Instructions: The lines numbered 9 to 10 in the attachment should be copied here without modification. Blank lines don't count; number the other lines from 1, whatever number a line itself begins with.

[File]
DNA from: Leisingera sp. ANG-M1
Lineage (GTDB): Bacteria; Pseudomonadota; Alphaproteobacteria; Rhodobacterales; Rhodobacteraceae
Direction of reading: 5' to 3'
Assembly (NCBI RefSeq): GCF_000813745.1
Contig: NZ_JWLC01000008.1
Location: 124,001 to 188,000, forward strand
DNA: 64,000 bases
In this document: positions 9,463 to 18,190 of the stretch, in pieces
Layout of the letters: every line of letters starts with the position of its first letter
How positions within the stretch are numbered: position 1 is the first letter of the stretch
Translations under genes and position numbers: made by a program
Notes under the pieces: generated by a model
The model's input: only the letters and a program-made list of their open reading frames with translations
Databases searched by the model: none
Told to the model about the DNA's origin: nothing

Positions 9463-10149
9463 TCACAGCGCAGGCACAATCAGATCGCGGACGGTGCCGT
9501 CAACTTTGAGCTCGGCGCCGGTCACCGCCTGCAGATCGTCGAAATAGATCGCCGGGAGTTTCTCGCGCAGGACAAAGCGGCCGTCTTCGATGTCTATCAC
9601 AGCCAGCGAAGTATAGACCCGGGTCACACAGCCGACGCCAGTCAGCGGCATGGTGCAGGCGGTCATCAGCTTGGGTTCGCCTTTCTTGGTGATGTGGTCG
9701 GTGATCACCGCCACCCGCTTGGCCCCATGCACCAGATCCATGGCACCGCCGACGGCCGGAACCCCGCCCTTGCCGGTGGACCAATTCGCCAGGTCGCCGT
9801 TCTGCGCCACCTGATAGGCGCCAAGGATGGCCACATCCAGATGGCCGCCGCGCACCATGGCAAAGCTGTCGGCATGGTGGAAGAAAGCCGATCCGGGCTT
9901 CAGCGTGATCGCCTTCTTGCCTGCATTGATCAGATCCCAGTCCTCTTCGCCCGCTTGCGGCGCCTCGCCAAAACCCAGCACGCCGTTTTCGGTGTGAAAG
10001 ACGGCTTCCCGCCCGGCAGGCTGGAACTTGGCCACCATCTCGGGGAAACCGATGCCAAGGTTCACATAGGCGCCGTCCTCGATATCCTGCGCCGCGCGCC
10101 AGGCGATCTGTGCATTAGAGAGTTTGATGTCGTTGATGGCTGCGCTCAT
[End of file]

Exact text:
Layout of the letters: every line of letters starts with the position of its first letter
How positions within the stretch are numbered: position 1 is the first letter of the stretch